I recently read David Cay Johnston’s book, “Free Lunch” which is a critical look at how the wealthiest Americans seek and receive advantages from the government to the detriment of the taxpayers. The overall point is on target and I am sympathetic to many of the stories, despite the usual littering of economic nonsense in the book (for example, see his description of trade, or his cavalier assertion that if the government is distorting markets, it is markets that are failing, and not an issue of poor governance). I want to mention his work on professional sports team owners feeding at the government trough. And he is absolutely right that this is an abomination. The problem is that Mr. Johnston asserts that all of these lavish subsidies come at the expense of the poor. That is a difficult point to make on its face. Given that only roughly 50% of Americans pay federal income tax, and that the poorest Americans are net beneficiaries of government support, it is ridiculous to assert that the poor are being forced to pay for the hobbies of the rich. Since the top 5% of taxpayers (by income) pay over 50% of all income taxes (OK, I am ignoring other taxes here) while the bottom 50% of income earners pays less than 4% of total income taxes, stadium and sports team subsidies are not transferring dollars from the poor to the rich, but rather from the upper and middle classes to the super rich.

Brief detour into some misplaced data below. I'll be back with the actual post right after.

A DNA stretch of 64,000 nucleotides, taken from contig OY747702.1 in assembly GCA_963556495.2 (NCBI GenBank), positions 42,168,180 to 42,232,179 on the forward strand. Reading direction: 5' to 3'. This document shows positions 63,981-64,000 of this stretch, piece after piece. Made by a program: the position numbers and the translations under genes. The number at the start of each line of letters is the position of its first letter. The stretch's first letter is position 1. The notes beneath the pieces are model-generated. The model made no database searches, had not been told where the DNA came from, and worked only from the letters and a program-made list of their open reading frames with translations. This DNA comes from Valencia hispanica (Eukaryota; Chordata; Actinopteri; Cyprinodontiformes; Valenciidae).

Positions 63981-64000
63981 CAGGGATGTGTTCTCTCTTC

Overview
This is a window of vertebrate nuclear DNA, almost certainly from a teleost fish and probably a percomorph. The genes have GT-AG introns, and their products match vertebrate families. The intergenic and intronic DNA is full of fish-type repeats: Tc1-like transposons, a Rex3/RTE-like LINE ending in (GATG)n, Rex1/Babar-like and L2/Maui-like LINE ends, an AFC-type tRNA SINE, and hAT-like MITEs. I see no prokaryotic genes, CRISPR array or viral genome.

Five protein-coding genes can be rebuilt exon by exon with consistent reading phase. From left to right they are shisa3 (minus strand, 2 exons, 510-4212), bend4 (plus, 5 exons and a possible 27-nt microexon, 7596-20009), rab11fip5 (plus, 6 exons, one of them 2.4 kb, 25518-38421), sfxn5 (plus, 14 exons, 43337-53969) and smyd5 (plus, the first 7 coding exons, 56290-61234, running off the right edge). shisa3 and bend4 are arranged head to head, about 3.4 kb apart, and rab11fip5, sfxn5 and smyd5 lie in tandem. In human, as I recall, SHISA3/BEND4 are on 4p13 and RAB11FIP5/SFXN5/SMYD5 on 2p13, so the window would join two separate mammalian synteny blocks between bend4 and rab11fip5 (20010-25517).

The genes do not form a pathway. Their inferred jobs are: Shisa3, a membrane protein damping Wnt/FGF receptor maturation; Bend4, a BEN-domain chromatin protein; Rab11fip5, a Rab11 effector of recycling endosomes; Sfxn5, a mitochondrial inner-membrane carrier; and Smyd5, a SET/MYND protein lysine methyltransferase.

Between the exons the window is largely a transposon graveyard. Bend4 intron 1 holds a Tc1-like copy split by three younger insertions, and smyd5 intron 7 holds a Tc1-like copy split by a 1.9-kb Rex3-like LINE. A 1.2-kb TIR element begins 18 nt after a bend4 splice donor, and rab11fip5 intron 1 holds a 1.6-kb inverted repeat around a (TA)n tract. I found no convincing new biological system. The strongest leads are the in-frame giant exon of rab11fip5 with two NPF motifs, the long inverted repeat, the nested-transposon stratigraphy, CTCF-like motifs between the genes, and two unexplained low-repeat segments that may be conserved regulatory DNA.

That does not make it any less reprehensible, but the constant harping on populist themes while eschewing the presentation of any data to support such themes makes the book far less credible, particularly in the eyes of non-liberals who would otherwise gain a lot from reading it.
UPDATE: my original concerns with the book are here.